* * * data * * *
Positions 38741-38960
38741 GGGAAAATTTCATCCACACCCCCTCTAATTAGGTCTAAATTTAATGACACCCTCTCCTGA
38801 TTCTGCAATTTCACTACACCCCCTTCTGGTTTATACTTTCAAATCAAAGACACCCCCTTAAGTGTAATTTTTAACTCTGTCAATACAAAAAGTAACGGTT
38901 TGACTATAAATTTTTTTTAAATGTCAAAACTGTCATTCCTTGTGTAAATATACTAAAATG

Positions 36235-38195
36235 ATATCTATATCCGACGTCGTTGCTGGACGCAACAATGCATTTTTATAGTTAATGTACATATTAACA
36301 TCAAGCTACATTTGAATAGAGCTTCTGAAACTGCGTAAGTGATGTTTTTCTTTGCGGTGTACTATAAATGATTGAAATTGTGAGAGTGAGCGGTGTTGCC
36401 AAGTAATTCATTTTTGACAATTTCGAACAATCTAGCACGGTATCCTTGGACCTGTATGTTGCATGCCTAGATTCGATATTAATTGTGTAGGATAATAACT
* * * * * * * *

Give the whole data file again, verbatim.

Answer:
Positions 38741-38960
38741 GGGAAAATTTCATCCACACCCCCTCTAATTAGGTCTAAATTTAATGACACCCTCTCCTGA
38801 TTCTGCAATTTCACTACACCCCCTTCTGGTTTATACTTTCAAATCAAAGACACCCCCTTAAGTGTAATTTTTAACTCTGTCAATACAAAAAGTAACGGTT
38901 TGACTATAAATTTTTTTTAAATGTCAAAACTGTCATTCCTTGTGTAAATATACTAAAATG

Positions 36235-38195
36235 ATATCTATATCCGACGTCGTTGCTGGACGCAACAATGCATTTTTATAGTTAATGTACATATTAACA
36301 TCAAGCTACATTTGAATAGAGCTTCTGAAACTGCGTAAGTGATGTTTTTCTTTGCGGTGTACTATAAATGATTGAAATTGTGAGAGTGAGCGGTGTTGCC
36401 AAGTAATTCATTTTTGACAATTTCGAACAATCTAGCACGGTATCCTTGGACCTGTATGTTGCATGCCTAGATTCGATATTAATTGTGTAGGATAATAACT